The Return of a Killer Flu

994 Words4 Pages
Are we prepared for the return of a killer flu? What is a pandemic? Unlike the flu that goes around annually, pandemic flu is much different. A pandemic of influenza (flu) occurs when a new flu virus that is foreign to our bodies spreads around the world, causing serious illness and possibly death. It is highly contagious and can therefore spread easily from one person to another, infecting an entire community in a matter of days. In the past 100 years, we have seen four pandemics—1918, 1957, 1968 and 2009 – The worst of which was the 1918 Spanish flu pandemic which infected 1/3 of the world’s population. What was the impact of the Spanish flu? It was one of the greatest killers mankind has ever known. ‘Spanish flu’ emerged during the First World War – our troops were filling up hospital beds at a time when they should have been filling up battle grounds. The first cases were observed on a small military base in central Kansas, when one soldier developed a fever. Within a limited number of hours, about 100 soldiers had reported to the Fort Riley infirmary protesting with the same complaint. A year later, in 1919, the so-called Spanish flu had become widespread reaching almost every country globally and killing an estimated 50 million people. The disease killed more people than all of the wars of the 20th century combined. Orphaned children roamed the streets desperate for help whilst lifeless bodies piled up in improvised morgues. Coffins were of a limited supply and many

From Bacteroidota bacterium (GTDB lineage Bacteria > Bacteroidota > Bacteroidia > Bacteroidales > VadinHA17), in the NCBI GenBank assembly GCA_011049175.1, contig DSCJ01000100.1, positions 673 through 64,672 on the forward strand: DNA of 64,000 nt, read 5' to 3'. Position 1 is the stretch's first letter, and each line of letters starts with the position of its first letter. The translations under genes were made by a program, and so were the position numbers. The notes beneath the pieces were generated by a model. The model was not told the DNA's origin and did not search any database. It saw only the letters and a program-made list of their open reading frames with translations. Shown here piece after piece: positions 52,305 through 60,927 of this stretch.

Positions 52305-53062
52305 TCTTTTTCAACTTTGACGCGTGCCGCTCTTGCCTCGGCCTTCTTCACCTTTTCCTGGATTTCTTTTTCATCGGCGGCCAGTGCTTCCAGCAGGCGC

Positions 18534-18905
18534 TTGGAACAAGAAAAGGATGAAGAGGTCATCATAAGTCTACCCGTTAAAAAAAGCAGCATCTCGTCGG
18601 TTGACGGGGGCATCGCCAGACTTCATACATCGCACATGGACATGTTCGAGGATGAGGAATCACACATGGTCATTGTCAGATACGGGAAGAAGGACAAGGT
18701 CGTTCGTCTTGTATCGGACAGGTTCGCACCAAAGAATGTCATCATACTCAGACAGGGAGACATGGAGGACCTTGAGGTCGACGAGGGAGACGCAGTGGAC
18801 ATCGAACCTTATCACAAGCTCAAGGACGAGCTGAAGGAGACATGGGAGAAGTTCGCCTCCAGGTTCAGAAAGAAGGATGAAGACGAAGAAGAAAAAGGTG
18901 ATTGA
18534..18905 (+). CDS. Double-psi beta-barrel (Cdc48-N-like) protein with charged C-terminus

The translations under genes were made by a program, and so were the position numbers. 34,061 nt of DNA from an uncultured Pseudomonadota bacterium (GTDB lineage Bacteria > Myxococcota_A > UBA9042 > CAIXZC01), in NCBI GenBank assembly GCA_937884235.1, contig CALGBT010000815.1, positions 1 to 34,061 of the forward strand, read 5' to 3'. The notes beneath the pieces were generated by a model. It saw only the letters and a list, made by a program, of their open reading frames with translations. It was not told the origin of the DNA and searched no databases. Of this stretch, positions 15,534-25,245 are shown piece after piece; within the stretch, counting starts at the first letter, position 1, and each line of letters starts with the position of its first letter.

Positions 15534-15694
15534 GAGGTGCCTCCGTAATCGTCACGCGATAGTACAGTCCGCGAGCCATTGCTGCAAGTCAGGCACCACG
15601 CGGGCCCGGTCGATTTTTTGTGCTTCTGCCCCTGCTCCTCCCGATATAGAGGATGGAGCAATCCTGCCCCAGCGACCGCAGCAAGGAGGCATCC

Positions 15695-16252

Open Document